When I began weaving in the beginning of the 80s, I became fascinated by natural fibers. I experimented to find the potential of different fiber materials. By folding and putting sticks into fabric, my work soon became three-dimensional – and after having experimented with different sculptural forms, pulling the warp together, the first basket “arose” from my loom about 1987.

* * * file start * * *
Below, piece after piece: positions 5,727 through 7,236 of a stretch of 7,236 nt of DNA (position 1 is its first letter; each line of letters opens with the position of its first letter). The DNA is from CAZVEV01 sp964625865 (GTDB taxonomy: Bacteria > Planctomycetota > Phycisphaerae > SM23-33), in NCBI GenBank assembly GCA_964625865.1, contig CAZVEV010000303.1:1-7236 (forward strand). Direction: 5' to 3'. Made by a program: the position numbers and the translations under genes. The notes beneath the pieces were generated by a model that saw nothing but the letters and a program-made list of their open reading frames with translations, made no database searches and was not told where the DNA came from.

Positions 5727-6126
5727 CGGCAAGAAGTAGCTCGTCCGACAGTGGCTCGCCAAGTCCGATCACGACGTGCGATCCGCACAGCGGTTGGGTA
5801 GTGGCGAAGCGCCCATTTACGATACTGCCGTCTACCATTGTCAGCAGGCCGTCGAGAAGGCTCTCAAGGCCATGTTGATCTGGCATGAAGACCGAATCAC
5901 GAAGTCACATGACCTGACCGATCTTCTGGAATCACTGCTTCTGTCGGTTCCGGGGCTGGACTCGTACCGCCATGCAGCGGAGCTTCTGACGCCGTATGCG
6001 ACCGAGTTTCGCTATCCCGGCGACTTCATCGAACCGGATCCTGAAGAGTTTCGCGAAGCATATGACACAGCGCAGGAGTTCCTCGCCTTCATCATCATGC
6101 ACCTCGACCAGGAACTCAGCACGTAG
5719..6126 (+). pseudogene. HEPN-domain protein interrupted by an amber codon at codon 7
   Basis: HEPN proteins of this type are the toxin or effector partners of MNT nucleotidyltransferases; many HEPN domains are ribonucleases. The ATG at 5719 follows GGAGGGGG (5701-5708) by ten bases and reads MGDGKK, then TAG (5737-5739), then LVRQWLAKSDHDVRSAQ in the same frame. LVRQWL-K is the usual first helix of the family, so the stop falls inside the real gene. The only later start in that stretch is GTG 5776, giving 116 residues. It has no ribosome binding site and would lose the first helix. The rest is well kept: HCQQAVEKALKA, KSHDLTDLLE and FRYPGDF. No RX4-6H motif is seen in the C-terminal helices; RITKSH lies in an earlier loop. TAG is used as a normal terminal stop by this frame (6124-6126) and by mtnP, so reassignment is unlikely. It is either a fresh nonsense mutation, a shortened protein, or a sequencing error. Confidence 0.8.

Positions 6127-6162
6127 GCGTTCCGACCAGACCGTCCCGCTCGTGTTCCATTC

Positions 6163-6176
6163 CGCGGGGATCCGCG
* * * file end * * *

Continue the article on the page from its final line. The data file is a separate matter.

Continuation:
Besides appreciating the basket’s physical form, I appreciate the basket’s philosophical aspects. Baskets have been used since prehistoric times, as one of the first “tools,” made to gather food and bring it home to share with the family group or tribe. I like using this ancient form in a new way – as an artform. I like the dialogue with the fibers and natural materials – the time gathering them, dividing them into usable components. I like playing with the form – using the inner and outer space of the basket. I like using the basket as a sculpture – an architectonic microcosm, supporting itself. I like the freedom that the limitation of the basketform gives me. And, by all means, I like being connected to all the basketmakers of the world – ancient and contemporary.